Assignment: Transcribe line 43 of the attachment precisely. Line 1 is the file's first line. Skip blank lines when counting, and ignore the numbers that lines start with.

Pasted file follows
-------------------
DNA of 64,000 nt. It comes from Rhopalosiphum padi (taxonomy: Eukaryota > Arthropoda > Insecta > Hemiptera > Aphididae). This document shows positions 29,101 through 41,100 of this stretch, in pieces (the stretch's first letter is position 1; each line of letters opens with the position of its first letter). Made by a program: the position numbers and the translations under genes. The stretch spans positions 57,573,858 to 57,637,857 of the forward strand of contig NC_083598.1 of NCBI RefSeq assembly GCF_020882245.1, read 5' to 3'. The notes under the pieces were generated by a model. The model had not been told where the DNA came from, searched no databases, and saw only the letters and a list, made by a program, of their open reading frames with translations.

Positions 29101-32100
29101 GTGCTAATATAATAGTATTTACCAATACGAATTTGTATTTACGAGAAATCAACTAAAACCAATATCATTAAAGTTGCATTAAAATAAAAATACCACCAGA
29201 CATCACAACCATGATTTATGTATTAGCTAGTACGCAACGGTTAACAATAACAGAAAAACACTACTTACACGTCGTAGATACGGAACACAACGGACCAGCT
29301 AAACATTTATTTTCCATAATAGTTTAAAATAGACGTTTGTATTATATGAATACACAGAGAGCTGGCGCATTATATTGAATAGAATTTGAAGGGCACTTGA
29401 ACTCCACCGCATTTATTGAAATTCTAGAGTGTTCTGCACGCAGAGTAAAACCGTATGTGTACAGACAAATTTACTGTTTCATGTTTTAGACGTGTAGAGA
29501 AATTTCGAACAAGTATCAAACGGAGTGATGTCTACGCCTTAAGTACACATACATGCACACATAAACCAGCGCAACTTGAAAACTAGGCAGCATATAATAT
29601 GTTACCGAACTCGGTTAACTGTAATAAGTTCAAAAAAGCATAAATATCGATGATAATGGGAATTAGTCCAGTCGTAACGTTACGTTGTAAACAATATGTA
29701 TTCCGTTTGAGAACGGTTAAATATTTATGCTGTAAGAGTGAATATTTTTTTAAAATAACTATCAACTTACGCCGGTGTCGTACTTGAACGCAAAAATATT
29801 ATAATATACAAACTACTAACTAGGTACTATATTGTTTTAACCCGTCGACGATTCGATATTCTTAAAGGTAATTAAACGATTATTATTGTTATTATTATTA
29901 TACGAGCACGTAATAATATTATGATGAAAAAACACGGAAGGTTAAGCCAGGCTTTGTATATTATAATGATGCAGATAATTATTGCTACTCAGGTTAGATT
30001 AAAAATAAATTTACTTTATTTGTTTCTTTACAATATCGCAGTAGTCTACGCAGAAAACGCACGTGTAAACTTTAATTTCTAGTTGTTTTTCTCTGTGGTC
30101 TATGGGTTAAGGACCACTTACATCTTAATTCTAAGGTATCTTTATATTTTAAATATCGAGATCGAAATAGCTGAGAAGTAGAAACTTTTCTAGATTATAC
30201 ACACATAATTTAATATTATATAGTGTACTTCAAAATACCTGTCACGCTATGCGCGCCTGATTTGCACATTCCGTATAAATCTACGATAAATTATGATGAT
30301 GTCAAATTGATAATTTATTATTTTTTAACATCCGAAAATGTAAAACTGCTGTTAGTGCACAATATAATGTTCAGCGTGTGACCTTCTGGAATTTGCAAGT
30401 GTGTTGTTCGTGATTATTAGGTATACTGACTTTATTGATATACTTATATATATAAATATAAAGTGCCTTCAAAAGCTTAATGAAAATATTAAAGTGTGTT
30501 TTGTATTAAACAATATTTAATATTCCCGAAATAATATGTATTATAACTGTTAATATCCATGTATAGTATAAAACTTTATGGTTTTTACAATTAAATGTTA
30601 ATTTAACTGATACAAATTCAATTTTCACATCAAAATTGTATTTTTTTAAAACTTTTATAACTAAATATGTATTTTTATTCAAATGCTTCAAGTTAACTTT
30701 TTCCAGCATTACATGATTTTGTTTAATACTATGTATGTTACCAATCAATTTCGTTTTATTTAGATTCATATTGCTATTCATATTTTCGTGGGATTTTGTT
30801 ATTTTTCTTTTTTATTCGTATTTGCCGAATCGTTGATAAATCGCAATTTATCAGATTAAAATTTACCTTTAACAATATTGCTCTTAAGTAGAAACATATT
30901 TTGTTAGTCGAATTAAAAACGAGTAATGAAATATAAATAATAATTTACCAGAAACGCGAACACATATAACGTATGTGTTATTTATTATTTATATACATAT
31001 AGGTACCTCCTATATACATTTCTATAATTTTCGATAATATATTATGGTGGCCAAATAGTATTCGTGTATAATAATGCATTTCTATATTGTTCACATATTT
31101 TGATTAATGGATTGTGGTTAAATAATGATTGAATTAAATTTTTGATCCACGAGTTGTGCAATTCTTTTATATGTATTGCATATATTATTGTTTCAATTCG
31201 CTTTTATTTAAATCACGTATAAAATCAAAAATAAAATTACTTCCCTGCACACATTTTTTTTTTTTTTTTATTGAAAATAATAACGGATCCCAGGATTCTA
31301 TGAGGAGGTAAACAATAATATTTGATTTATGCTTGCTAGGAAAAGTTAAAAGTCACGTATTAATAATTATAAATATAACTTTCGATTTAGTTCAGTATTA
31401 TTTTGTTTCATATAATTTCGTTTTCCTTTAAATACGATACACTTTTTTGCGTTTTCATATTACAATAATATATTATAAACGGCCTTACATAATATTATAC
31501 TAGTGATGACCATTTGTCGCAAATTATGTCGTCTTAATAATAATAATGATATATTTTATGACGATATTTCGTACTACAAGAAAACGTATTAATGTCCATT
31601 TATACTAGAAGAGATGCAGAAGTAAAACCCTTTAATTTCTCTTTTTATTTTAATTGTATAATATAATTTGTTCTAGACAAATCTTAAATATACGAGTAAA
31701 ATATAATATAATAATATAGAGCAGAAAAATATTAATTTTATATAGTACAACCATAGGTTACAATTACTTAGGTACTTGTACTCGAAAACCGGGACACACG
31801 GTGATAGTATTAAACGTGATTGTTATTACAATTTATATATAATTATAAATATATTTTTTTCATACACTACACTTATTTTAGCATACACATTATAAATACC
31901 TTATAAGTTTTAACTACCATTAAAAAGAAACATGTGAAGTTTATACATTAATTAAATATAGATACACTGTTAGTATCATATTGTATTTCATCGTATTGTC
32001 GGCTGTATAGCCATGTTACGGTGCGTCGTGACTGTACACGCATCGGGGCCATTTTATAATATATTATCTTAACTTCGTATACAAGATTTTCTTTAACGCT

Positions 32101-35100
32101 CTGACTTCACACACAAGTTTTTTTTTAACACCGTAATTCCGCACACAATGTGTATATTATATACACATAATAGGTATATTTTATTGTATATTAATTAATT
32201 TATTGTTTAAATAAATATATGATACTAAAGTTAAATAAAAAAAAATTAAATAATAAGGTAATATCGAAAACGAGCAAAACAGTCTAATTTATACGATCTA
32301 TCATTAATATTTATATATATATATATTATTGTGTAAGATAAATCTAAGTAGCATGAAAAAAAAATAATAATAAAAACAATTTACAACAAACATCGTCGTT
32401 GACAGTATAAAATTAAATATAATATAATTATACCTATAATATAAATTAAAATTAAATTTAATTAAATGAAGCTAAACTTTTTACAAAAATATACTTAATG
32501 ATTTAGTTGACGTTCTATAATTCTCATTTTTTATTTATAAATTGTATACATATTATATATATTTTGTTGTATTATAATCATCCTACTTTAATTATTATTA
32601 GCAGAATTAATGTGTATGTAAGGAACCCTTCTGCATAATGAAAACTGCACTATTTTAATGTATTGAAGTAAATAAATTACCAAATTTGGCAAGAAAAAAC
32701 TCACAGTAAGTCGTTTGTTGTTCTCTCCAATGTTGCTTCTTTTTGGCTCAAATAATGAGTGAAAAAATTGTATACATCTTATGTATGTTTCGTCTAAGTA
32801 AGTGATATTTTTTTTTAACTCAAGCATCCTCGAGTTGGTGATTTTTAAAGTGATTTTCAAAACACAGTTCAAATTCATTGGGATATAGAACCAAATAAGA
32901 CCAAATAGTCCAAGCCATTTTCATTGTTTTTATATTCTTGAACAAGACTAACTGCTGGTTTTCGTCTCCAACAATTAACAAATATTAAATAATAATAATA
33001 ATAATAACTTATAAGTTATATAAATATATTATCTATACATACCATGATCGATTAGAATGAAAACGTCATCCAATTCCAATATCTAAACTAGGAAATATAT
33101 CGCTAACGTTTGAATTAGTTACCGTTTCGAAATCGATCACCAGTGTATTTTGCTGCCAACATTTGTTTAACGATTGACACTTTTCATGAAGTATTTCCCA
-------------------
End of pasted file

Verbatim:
33001 ATAATAACTTATAAGTTATATAAATATATTATCTATACATACCATGATCGATTAGAATGAAAACGTCATCCAATTCCAATATCTAAACTAGGAAATATAT